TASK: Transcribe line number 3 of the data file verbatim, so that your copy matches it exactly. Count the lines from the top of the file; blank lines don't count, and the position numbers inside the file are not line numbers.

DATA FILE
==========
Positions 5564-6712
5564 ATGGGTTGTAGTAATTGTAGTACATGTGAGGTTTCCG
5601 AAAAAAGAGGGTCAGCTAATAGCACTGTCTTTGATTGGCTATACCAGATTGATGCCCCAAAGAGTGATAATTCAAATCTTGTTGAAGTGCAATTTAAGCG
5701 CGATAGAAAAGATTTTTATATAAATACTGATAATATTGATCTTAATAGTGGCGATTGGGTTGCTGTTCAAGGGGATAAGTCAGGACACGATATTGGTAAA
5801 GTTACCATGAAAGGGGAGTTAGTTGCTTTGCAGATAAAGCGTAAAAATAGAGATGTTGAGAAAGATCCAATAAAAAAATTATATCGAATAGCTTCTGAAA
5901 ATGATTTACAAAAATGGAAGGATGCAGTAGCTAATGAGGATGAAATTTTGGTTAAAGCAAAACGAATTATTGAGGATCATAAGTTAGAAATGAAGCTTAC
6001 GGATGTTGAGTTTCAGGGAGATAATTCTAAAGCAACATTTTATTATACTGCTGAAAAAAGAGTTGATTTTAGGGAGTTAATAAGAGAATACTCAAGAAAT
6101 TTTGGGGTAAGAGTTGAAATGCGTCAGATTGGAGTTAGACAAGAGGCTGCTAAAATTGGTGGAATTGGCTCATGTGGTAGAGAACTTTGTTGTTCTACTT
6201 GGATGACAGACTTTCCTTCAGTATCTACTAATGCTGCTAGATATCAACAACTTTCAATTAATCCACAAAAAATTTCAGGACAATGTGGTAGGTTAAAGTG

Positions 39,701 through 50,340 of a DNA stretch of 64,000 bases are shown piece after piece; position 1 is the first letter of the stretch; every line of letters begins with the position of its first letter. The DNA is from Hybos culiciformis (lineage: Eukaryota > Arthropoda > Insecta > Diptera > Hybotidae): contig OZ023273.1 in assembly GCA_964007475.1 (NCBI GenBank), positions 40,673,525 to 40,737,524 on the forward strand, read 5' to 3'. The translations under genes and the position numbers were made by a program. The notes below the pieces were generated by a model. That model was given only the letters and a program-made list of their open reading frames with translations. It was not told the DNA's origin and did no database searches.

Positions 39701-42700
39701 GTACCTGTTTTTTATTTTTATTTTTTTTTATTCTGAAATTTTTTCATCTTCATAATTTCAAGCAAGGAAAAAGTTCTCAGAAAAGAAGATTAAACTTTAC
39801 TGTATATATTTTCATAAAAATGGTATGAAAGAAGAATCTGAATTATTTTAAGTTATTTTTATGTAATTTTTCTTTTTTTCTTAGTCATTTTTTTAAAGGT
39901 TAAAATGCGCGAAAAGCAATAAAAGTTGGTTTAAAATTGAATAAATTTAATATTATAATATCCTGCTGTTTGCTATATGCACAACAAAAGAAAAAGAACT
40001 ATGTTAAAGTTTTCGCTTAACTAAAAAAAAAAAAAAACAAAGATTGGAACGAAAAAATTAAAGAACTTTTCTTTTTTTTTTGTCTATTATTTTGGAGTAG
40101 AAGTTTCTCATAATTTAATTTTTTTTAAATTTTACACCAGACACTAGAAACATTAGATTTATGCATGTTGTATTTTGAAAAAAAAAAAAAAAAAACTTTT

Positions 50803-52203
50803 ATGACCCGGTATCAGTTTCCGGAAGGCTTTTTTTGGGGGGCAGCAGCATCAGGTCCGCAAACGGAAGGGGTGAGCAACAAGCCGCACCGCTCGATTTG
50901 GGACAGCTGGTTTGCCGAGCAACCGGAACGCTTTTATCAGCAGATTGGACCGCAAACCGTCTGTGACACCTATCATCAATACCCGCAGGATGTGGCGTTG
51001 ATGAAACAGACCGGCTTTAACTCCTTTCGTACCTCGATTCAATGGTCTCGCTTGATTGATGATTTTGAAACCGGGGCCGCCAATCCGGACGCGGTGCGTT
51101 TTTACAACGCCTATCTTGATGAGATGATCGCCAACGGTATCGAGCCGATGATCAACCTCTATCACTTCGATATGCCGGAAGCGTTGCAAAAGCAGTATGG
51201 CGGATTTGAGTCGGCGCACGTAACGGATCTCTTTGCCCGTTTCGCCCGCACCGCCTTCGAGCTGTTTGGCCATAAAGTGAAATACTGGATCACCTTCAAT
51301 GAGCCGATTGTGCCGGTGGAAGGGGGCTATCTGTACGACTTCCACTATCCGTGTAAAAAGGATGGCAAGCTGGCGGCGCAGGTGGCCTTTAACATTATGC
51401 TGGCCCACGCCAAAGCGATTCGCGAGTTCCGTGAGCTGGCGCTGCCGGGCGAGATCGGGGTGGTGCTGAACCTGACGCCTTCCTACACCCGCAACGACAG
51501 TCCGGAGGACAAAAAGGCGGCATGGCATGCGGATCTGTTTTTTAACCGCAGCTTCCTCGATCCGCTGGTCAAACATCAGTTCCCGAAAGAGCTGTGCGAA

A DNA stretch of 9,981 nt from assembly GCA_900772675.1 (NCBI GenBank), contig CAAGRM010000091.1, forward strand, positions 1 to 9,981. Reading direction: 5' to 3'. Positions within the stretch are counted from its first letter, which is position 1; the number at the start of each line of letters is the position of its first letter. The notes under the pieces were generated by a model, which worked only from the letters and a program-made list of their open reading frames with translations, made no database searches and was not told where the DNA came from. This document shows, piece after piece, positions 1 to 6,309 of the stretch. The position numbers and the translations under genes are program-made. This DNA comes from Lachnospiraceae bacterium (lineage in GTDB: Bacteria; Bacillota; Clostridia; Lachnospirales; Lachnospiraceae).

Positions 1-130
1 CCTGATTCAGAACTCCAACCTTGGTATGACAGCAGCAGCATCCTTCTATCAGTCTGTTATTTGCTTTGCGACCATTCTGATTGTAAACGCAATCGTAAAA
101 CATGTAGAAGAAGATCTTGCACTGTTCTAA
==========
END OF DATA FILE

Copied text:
5601 AAAAAAGAGGGTCAGCTAATAGCACTGTCTTTGATTGGCTATACCAGATTGATGCCCCAAAGAGTGATAATTCAAATCTTGTTGAAGTGCAATTTAAGCG